An update from Svendborg

planking 3Launching day arrives and today sees a beautiful contrast  to yesterdays heavy rain, with warming sunshine, crisp air and a cobalt blue sky. Having spent three weeks on the slip at Ring Andersens’ shipyard  Svendborg, our ship is ready to make a splash in her new livery of green anti-fouling and tarred topsides.

The carpenters have renewed three planks on starboard side.  Why three?  Due to the age of the pitch pine, now over 100 years old,  it had become brittle, losing much of its  resin and strength.  The seams were also far too wide to caulk, and the trick of caulking in bandsaw blades was unthinkable this time. One of the planks held all the chain plates so the main shrouds were released and all the bolts driven out to allow access to plank and frames.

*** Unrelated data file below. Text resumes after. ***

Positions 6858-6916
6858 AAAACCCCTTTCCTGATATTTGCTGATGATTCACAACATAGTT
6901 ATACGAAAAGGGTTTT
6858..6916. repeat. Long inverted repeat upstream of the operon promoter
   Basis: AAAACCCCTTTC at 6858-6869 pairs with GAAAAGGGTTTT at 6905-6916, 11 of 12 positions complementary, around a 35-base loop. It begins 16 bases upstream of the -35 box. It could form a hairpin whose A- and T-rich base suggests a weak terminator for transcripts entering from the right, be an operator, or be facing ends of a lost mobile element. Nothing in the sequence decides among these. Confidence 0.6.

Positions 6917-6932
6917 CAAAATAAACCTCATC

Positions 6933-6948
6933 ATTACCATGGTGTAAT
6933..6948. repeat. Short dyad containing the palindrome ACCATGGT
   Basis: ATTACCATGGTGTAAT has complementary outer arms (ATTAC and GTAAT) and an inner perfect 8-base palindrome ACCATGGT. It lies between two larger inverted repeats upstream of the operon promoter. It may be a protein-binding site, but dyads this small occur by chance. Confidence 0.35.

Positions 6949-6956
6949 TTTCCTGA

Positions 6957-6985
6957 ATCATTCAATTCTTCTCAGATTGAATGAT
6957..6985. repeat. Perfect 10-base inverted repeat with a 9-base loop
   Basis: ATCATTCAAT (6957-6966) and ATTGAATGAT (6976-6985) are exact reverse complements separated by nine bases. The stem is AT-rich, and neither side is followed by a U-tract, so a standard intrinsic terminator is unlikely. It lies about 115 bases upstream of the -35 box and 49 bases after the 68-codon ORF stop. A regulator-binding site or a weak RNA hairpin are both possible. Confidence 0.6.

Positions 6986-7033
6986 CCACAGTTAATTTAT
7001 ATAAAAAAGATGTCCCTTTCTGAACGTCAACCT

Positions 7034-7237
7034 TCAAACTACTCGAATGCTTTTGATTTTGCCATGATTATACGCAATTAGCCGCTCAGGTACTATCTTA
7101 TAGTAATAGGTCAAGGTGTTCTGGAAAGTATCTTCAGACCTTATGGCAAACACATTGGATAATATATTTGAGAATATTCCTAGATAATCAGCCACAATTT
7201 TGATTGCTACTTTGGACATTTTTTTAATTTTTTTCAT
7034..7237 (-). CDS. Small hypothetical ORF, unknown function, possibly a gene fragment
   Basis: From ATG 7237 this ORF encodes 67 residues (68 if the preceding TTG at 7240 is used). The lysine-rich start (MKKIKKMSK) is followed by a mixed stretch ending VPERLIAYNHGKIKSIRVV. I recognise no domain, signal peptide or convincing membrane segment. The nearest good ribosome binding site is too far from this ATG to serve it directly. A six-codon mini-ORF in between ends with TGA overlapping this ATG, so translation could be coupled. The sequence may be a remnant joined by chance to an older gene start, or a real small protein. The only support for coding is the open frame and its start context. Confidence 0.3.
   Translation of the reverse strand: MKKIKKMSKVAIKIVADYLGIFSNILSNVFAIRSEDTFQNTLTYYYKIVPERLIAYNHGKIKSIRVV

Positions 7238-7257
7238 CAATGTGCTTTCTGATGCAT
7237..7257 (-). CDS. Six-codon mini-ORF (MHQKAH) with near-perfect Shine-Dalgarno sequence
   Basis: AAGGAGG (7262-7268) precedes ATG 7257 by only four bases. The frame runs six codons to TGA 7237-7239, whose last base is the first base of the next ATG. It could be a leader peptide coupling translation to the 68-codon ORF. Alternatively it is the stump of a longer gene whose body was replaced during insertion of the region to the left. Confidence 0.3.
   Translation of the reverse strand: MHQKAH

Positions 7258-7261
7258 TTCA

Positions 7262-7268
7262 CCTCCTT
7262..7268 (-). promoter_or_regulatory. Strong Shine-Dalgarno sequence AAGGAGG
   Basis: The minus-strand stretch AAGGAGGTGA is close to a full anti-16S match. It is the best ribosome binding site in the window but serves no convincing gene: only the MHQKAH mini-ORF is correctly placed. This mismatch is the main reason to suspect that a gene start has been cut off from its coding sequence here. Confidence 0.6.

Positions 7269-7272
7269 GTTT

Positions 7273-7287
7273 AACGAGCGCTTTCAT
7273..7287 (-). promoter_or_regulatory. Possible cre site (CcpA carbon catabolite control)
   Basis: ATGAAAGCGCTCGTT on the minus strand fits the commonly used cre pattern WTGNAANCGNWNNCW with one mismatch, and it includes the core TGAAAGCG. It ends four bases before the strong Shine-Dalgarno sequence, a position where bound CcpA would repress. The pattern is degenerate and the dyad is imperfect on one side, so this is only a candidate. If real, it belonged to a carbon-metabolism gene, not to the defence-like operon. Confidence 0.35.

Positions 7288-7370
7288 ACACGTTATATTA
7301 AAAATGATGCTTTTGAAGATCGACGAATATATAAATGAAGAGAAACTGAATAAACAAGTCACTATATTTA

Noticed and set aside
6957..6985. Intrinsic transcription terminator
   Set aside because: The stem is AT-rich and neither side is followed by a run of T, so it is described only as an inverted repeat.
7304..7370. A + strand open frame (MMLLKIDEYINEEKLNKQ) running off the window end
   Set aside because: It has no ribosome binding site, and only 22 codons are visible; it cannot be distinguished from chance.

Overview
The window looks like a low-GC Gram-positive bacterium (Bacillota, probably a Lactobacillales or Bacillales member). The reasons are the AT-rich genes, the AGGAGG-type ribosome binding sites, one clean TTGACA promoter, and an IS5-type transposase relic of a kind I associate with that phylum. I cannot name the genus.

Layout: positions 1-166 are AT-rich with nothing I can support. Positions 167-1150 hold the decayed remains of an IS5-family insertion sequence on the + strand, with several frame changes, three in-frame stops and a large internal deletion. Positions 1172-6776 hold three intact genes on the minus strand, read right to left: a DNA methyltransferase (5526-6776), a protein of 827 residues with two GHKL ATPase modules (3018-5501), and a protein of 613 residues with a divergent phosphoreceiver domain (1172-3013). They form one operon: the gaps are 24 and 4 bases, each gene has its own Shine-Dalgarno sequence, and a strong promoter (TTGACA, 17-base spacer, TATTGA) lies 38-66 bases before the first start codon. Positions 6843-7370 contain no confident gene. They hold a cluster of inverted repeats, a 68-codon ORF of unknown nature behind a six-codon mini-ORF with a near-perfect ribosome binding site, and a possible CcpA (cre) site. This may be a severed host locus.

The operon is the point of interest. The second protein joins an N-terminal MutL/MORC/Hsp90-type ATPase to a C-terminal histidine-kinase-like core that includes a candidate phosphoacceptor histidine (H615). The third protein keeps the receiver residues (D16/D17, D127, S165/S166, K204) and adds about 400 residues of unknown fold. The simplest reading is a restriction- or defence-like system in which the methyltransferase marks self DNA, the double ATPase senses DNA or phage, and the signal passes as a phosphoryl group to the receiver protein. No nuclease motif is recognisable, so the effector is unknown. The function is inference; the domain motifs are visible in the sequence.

Afloat  again  and its time to re-rig the shrouds by tensioning the lanyards through the deadeyes to the chain plates. So it’s out with the handy billy and some applied muscle with accompanying grunts. The important thing is to get the tension just right. Not too loose or too tight and of course even on both sides.  Once set up with the mast straight, a racking seizing is laid onto the lanyard to hold the rope from slipping then finished with a cowlick hitch.  Today we work with a modern spun yarn instead of the more traditional tarred marlin, it lasts longer and doesn’t break so easy.  Luckily for us we have the help of Oda who has recently come from the training ship Georg Stage who has a keen interest in traditional boats and rigging.  Niels, a long   standing crew member has also arrived from Copenhagen to give a hand h ere and there.

So while we are busy  down in the yard, Pete’s work is to pull a crew together for the voyage home in a few weeks time. The plan is through Kiel canal, past Cuxhaven then down towards Dover before we turn west to Cornwall and our winter berth, Charlestown harbour.

On our arrival in Charlestown in early December we will be organizing a series of events  over the winter months, these will include open boat days, work shops highlighting traditional skills, presentations, lunches and possibly public Christmas dinners.

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